Garden Daybook 11/15/12

The idea for this post came to me as I stood in my garden and saw all the empty raised beds. Well, maybe not all empty. There is that double row of carrots and some struggling cauliflower still green and growing. Anyways, I reminded myself (yes, I talk out loud to myself and the plants when I am in my garden) that I had better make notes NOW about what worked and what didn’t in this past summer’s garden. I always think I will remember particular names and plant the same dependable varieties every summer. Realistically I know that when all those new seed catalogs show up and I settle in to plan my 2013 garden I will be sorely tempted.

I mean, good golly Miss Molly, who can resist wanting to grow varieties described with phrases like, for instance: tomatoes – “luscious beauties”, squash – “glows pale green, as if an opal moon had floated down from the sky”, beans “one of the prettiest plants you can grow, even if you never eat a bean”, lettuce – an “iceberg with copper-hued outer leaves surrounding the green-to-white inner head”, eggplant – “a gorgeous white and pink blushed Italian variety ………. creamy consistency”, broccoli – “high in free glutamine, a building block of protein and an important healing nutrient”. See what I mean? These guys do not play fair. Give me a few minutes with a well-written catalog and my hands begin to tremble because I cannot locate the enclosed order form and the check book fast enough. I want, I want, I want!! So ……..

I am going to make myself a hardcopy of this post and keep it in front of me as I peruse the 2013 seed catalogs. I will keep in mind that a bird in hand is worth two in the bush. On the other hand a turtle only travels when it sticks its neck out. Huh?

Here is my basic proven winner list of vegetable varieties that grow beautifully in my north central Ohio garden.

Beans – ‘Blue Lake Pole’ – Wonderful eaten fresh plus they freeze or can beautifully.

 

Carrots – ‘Yaya’ – Always sweet and crunchy. They store right in the garden all winter.

Onions – ‘Red wing’ – ‘Copra’ – Both varieties store well in our basement until late spring.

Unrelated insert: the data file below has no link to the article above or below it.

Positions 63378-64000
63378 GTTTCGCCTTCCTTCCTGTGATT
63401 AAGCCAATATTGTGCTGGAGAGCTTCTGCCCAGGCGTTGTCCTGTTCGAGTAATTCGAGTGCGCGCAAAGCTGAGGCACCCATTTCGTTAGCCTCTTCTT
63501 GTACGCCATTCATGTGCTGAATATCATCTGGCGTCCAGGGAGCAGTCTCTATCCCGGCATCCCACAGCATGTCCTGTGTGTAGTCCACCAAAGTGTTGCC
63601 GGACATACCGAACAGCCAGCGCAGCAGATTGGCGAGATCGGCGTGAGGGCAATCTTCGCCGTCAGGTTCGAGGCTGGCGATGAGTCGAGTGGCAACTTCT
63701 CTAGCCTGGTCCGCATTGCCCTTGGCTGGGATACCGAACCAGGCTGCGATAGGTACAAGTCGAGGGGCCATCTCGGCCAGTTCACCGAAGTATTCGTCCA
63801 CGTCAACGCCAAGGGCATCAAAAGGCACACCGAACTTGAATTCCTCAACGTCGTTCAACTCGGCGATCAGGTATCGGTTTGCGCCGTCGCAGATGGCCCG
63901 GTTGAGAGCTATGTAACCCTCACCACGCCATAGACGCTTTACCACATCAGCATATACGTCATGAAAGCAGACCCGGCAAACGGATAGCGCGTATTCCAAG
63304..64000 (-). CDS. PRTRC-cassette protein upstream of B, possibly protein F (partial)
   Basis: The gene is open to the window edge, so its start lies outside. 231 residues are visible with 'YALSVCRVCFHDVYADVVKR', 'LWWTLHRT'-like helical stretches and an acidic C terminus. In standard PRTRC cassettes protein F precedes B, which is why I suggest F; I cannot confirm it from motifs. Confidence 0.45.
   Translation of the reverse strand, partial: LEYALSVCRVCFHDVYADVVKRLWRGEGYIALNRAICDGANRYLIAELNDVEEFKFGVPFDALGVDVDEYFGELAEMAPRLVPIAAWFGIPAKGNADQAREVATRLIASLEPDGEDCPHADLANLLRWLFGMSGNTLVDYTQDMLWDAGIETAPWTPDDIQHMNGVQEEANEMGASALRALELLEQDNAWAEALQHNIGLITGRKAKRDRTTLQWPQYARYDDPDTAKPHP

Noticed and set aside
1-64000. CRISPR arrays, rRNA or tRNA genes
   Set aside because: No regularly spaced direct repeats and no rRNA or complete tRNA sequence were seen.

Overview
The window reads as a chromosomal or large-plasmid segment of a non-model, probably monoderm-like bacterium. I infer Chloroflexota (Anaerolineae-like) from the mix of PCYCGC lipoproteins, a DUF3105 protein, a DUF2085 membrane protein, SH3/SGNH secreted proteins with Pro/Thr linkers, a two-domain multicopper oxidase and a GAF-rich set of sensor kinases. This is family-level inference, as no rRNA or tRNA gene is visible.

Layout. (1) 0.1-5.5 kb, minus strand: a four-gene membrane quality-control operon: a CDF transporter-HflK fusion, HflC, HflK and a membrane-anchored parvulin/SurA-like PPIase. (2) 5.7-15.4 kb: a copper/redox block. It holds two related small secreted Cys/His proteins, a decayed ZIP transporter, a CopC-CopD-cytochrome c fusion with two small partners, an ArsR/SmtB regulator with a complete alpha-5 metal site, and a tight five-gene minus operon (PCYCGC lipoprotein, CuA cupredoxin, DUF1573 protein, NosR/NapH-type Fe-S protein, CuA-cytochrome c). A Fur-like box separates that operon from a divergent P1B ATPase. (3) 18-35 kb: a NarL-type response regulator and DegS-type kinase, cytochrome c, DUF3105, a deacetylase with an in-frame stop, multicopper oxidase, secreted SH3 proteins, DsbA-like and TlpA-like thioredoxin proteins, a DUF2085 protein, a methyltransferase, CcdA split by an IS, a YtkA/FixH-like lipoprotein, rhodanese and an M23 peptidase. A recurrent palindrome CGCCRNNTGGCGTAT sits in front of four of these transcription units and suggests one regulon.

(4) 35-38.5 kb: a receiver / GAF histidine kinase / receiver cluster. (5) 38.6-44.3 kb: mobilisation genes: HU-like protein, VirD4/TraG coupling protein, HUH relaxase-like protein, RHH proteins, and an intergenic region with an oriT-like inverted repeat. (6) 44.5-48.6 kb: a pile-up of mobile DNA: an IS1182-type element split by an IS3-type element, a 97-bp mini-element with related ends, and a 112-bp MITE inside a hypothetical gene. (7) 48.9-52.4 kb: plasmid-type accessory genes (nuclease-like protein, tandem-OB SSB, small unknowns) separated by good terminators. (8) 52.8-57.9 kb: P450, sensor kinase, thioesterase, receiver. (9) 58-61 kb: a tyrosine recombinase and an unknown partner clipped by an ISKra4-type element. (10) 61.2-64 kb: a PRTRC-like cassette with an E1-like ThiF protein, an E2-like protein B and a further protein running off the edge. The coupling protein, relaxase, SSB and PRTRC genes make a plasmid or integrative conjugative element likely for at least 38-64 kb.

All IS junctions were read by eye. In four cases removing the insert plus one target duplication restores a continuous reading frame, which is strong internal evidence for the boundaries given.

Asparagus -‘Martha Washington’ – Dependable and always tasty steamed in a bit of butter and water.

Tomatoes – ‘Sungold’, ‘Black Cherry’, ‘Sun Sugar’ – all three are cherry tomatoes. I think these are best picked in the late afternoon after they soak up the days warmth from the sun. Pop one into your mouth, crunch through the skin, and taste tomato candy. Yum!

‘Amish Paste’ – Often as big as your hand and thick walled. They make the best sauce.

‘Rutgers’ – My favorite, dependable, long-bearing tomato tomato. An old classic.

Garlic – Red Ichelium – Planted in October and harvested in late July it grows nice sized, solid heads.

 

Celery – ‘Tango’ – This variety grows to three feet in my garden. It is always sweet and tender – a difficult feat for home grown celery.

Summer squash – ‘Tromboncino’. The plant gets huge so give this one room. The squash is good young or mature.

 

 

Green Peppers – ‘California Wonder’ – Always dependable. It bears heavily and late. I eat these like apples, right in the garden. They make the best stuffed peppers – they cook up tender and sweet.

Sweet paprika peppers – ‘Boldog’ – I grow these to dry, store, and grind for fresh paprika.

Hot paprika pepper – ‘Alma” – Grow these if you like your paprika to have a bit of heat. I dry them and grind them into paprika as needed.

Look for these varieties when you get your 2013 seed catalogs. Stick out your neck and order a few of them. Your taste buds will thank you.

 

 

 
Hey from the farm,
Fran The Country Cousin

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